5. Reducing risk and increasing security
If systems are put in place to address some or all of the above areas, and strategic value is demonstrated, then it is essential that information and system integrity is guaranteed at all times. Software and hardware systems need to keep operating, or business will be lost. Data needs to be protected from loss, damage or attack.
Essential precursors to applying the 5 Ways
IT cannot survive in a vacuum and must be seen as a critical and implicit part of helping realise an organisation’s corporate strategy.
As a result, one of the key requirements for identifying which of the ‘5 Ways’ and associated technical solutions are relevant to your business is the existence of a coherent and well-communicated business strategy. Without a clear idea of what the company is trying to do it is difficult to identify where investments in new initiatives of any kind should be made. For example, does your organisation have a strong competitive focus on customer service? Must you have a low cost base to compete effectively? How important is teamwork and collaboration in your organisations innovation process?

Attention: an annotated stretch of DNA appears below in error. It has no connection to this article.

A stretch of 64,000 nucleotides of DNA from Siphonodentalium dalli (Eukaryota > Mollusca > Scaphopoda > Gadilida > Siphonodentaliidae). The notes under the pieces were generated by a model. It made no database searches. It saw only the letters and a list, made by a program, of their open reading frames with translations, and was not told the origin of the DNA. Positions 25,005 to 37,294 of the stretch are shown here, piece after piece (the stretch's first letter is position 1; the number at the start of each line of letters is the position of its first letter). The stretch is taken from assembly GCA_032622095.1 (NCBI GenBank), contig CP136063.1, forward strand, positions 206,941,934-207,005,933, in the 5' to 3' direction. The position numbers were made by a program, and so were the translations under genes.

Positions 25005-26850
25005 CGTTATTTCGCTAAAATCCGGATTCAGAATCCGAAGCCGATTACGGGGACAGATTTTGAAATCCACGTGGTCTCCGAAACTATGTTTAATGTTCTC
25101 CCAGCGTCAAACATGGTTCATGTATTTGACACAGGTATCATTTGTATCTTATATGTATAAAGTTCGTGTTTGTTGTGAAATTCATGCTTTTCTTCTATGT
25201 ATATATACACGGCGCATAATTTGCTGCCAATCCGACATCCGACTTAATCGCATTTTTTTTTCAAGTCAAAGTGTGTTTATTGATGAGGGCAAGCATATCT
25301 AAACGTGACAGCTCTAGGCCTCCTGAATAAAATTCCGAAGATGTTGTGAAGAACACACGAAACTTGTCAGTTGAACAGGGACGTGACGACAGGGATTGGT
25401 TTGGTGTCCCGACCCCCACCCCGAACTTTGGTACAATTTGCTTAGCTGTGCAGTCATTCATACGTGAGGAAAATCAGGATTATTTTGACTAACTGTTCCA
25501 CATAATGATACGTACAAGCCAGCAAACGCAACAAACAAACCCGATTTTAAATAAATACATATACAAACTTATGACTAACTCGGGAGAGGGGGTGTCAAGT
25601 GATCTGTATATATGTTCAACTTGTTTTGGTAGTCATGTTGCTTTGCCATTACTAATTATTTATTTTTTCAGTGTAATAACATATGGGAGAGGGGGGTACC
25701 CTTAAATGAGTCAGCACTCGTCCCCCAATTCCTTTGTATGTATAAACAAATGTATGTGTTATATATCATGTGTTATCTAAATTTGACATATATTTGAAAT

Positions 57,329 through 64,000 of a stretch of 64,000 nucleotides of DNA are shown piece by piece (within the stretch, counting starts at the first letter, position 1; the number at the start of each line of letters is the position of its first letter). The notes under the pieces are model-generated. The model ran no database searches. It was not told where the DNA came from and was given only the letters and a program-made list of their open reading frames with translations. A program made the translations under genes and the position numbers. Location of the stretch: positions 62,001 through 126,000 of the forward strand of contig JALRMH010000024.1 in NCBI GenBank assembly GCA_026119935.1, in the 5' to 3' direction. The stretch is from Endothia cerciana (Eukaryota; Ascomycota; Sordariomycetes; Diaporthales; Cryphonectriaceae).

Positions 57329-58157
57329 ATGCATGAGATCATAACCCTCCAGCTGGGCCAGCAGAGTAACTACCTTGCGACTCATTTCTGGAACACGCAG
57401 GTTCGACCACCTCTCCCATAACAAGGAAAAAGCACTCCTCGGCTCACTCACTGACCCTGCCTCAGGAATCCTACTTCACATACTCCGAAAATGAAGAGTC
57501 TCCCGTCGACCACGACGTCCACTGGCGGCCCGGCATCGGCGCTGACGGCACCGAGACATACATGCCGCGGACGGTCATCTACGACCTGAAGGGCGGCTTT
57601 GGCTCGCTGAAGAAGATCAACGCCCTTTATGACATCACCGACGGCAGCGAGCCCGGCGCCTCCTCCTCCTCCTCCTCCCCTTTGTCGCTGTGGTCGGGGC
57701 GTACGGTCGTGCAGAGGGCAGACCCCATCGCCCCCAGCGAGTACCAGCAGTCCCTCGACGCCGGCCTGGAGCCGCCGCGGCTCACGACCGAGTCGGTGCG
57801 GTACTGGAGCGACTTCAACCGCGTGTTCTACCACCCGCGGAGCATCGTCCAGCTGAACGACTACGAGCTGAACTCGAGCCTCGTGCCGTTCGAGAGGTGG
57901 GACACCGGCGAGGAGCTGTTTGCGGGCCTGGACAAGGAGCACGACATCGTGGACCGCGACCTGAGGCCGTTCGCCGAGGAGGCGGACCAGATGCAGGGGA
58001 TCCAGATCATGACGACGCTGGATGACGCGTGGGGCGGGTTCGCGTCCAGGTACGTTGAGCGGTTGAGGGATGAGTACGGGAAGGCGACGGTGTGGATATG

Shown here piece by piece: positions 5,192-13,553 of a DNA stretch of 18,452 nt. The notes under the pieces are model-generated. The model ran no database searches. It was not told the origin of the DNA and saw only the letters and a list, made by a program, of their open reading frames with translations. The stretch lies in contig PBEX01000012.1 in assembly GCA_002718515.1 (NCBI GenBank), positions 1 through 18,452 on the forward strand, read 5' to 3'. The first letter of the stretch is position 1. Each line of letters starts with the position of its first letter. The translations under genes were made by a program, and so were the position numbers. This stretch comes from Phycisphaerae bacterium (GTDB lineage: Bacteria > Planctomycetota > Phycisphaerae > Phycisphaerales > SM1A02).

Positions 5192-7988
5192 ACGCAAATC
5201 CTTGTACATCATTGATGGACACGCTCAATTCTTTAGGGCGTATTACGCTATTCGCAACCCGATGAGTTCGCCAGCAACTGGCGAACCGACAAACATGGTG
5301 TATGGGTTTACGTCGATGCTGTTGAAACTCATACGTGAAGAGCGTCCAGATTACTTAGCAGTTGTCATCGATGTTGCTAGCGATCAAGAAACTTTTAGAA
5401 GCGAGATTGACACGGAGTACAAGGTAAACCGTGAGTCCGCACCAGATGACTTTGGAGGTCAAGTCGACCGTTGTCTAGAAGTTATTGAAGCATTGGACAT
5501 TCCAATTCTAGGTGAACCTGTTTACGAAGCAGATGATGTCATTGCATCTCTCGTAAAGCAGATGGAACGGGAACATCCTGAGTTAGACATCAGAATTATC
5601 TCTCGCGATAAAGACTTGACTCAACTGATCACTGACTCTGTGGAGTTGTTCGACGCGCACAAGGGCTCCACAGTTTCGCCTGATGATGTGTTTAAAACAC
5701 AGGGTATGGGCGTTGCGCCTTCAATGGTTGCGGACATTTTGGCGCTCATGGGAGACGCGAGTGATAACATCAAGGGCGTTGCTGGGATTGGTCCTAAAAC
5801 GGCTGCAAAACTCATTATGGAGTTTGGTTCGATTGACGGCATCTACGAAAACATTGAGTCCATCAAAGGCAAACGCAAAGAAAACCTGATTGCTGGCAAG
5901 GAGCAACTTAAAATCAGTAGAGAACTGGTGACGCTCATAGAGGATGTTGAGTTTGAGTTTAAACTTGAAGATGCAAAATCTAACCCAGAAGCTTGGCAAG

The other crucial element of a successful IT project is that there is clear institutional management leadership. The IT department cannot initiate and complete a project without full management support and a management sponsor or leader.
Equally as important is the business awareness of your organisation’s IT team. The drive for change must come from the operational management, well supported by an IT department who understand the business reasons for implementation. If this isn’t the case then there is a risk that the project will have a technical and not a business focus and the organisation will fail to see any benefits from a potentially large investment. Would you ever make a personal purchasing decision based on the features without any idea of the benefits?